Open Window

Since most password-stealing malware targets users of Microsoft Corp.'s Windows operating system, one business owner's security strategy revolved around using an Apple Inc. Mac computer. But one day he did not use his Mac and accessed his online banking service with a Windows machine — and lost nearly $100,000.

David Green, who runs the Oklahoma City party supply company DKG Enterprises, decided one day to check DKG's bank account from the Windows computer his wife and kids use. The machine had been compromised by a password-stealing Trojan horse, and a few days after he logged on, thieves began making fraudulent withdrawals totaling $98,000, Brian Krebs reported June 2 on his "Krebs on Security" blog. About $22,000 has been recovered, and DKG is arguing with its bank over how to get back the rest, it told Krebs.

"I've frequently advised small-business owners to avoid banking on Windows systems, since all of the malicious software currently being used by these criminals to steal e-banking credentials simply fails to run on anything other than Windows," Krebs wrote.

As a result of the incident, DKG no longer allows any machine other than Green's Mac laptop to connect to its bank account.

And security at the Green household also has been improved overall: "The owner's wife now has a new Mac," Joe Dunn, DKG's controller, told Krebs.

Mac Attack

Mac computers may not be as safe as people think.

A new malicious program piggybacks on screen saver software for Apple Inc.'s Macs, which are typically considered less of a target for viruses.

The new attack is based on software developed two years ago to target Windows users, the tech news site Ars Technica reported June 1. In the Mac version, it is typically distributed as part of a screen saver package, though it has also been spotted hiding in a program that lets people record audio tracks from online videos.

The malicious program, called OSXOpinionSpy or PremierOpinion, sends data and Internet traffic records from the infected computer to a server controlled by the attacker, the article said.

Intego, the security firm that discovered the bug, said that although the program does not appear to specifically target bank accounts, the scope of the data it observes is vast enough to include sensitive information such as passwords and credit card numbers.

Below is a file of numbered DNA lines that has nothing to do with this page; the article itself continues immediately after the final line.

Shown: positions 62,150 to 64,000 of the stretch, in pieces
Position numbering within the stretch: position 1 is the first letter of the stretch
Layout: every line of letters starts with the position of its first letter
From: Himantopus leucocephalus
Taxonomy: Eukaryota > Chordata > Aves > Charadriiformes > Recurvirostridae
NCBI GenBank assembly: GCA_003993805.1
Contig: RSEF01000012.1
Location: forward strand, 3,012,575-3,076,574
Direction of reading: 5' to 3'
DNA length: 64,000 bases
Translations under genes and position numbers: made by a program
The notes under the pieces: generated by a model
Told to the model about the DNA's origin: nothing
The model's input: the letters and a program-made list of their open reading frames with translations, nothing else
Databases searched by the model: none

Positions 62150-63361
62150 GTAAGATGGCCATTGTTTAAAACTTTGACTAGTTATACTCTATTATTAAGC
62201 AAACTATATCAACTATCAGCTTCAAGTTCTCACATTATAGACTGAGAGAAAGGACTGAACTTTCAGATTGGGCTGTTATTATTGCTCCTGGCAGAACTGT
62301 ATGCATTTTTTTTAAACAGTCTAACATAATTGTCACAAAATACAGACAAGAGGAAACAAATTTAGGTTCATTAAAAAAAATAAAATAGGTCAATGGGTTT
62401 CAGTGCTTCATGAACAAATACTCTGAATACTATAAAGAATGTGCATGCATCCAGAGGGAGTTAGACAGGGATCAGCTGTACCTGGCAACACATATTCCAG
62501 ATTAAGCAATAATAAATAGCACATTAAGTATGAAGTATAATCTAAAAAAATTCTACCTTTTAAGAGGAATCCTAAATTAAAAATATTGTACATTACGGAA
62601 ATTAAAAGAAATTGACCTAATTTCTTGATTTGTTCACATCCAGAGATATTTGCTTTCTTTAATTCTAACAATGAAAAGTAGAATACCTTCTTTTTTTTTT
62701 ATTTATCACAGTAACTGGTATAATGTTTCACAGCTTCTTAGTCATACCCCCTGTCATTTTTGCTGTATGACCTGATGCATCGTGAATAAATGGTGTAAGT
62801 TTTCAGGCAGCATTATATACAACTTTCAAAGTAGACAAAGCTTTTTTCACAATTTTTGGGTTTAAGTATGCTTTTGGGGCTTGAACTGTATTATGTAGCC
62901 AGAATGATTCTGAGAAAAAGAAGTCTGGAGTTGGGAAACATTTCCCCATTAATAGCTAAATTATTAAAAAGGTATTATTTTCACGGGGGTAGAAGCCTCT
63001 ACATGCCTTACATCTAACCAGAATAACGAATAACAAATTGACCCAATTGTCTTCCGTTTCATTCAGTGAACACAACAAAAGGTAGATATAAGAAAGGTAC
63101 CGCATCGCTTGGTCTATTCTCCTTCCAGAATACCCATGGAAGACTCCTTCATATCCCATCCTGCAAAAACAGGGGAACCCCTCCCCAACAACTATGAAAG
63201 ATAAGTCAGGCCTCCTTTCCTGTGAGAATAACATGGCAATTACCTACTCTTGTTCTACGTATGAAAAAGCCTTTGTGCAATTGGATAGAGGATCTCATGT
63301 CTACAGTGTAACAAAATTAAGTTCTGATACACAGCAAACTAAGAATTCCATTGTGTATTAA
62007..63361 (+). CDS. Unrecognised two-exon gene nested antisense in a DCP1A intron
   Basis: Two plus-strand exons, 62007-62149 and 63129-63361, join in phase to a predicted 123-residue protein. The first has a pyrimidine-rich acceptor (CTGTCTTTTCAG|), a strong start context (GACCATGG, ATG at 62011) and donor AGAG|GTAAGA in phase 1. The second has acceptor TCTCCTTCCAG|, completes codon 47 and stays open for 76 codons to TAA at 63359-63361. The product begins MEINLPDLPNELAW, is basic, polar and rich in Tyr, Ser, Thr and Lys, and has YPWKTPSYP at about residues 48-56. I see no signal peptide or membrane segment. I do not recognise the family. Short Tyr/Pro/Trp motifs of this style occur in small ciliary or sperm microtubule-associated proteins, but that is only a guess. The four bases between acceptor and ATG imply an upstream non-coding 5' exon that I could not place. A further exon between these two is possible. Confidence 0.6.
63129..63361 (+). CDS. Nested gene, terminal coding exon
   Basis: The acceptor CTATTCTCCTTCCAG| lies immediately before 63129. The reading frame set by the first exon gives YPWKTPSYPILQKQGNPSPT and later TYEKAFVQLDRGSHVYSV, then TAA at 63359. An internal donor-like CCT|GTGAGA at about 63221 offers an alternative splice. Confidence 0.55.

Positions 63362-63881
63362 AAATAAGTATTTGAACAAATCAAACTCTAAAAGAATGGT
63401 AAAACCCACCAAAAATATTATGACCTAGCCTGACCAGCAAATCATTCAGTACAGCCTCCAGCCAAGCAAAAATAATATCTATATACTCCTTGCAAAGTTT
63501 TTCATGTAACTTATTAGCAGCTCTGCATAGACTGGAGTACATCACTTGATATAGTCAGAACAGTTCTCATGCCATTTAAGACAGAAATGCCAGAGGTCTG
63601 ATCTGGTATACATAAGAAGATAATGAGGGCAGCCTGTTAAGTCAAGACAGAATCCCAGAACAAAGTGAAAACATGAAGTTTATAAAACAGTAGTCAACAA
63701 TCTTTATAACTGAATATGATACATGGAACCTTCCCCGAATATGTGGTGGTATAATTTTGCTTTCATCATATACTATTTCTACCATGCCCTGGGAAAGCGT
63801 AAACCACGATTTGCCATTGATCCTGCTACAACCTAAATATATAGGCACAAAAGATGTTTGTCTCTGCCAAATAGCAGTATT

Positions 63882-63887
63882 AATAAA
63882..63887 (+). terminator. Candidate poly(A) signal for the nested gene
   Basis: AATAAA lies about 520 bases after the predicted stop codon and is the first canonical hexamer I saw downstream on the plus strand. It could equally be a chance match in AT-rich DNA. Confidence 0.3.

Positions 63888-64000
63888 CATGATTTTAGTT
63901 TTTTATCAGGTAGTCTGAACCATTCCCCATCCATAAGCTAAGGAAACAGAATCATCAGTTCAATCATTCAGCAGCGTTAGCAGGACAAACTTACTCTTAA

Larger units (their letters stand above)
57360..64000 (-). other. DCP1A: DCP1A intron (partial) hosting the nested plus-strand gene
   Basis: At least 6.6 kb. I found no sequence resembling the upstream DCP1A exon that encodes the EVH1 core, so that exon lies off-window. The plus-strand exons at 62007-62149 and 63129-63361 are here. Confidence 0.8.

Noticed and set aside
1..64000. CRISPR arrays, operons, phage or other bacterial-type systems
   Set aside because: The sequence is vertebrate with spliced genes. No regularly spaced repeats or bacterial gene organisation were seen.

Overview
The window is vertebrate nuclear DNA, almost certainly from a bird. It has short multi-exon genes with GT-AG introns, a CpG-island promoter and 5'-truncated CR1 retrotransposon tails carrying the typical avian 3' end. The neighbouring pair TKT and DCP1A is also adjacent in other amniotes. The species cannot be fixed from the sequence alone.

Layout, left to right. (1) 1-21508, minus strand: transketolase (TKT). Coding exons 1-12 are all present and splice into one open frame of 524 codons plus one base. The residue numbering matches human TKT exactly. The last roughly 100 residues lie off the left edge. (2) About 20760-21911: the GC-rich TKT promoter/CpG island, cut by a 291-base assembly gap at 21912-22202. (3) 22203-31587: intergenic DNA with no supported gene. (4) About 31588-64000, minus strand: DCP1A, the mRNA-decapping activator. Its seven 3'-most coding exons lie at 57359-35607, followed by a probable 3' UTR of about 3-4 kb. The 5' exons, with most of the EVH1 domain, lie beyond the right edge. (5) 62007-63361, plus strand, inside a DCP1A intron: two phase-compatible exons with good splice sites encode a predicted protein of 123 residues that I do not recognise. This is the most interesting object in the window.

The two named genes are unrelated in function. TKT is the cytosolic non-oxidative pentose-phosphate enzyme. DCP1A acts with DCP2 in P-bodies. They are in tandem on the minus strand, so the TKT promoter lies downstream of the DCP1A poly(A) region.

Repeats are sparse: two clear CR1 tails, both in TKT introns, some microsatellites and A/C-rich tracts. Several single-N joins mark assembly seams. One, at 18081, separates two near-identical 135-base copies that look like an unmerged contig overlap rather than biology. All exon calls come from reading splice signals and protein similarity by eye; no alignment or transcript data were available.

And this bug is not easy to remove: the spyware remains even if the program it came with is deleted, the article said, so users who suspect they have been infected should run an antivirus scan.

Imperfect Pitch

Under a settlement with the Federal Trade Commission, the spyware vendor CyberSpy Software can continue selling its keylogging product, but must soften its pitch to downplay its illegal uses.

The Orlando company's software, called RemoteSpy, can be used to log typed information on a computer, and was advertised as a way to spy on others, PC World reported June 2. The FTC objected to this, and sued CyberSpy two years ago.

The FTC and CyberSpy announced a settlement last week.

CyberSpy has agreed to change its marketing to eliminate the message that its software can be used for spying on others. "Today, it's billed as a tool that lets users spy on their own PCs — in order to keep tabs on children or employees," the article said.

Before the settlement, CyberSpy provided instructions on how to sneak its program onto other people's computers as an e-mail attachment, but it no longer has explicit instructions, the article said. Instead, it mentions the possibility of disguising its software within another attachment as a way to get through e-mail filters, but does not explain how to do this.

The idea that CyberSpy's software can lead users to face criminal charges is not just hypothetical, PC World said. In March, a man was sentenced to three years of probation and instructed to pay $33,000 in restitution for infecting a hospital computer after attaching the program to an e-mail sent to the private e-mail address of one of the hospital's employees, the article said.

Corralling Mules

In what might be a first in the U.S., prosecutors are going after "money mules," people who are tricked into helping the real masterminds of fraud incidents move money out of the country.

Five people have been indicted for allegedly helping scammers attempt to move nearly $450,000 out of the U.S. after it was transferred to their personal bank accounts from a compromised, government-owned account in California, Wired.com's "Threat Level" blog reported May 27.

"It's not always clear if the mules know that they're helping to facilitate a crime," the article said.

Citing interviews by the security writer Brian Krebs, Wired.com said many mules are either kept completely in the dark or simply did not ask questions because they were too desperate for work. The money in this case was taken from the city of Carson in May 2007 by someone who had stolen the login credentials of a government employee. About $304,000 has been recovered, and the city's insurance provider paid it $100,000, which left the city $44,000 poorer as a result of the theft.

Security Watch is a weekly roundup of news and developments in data security and their impact on financial services companies.
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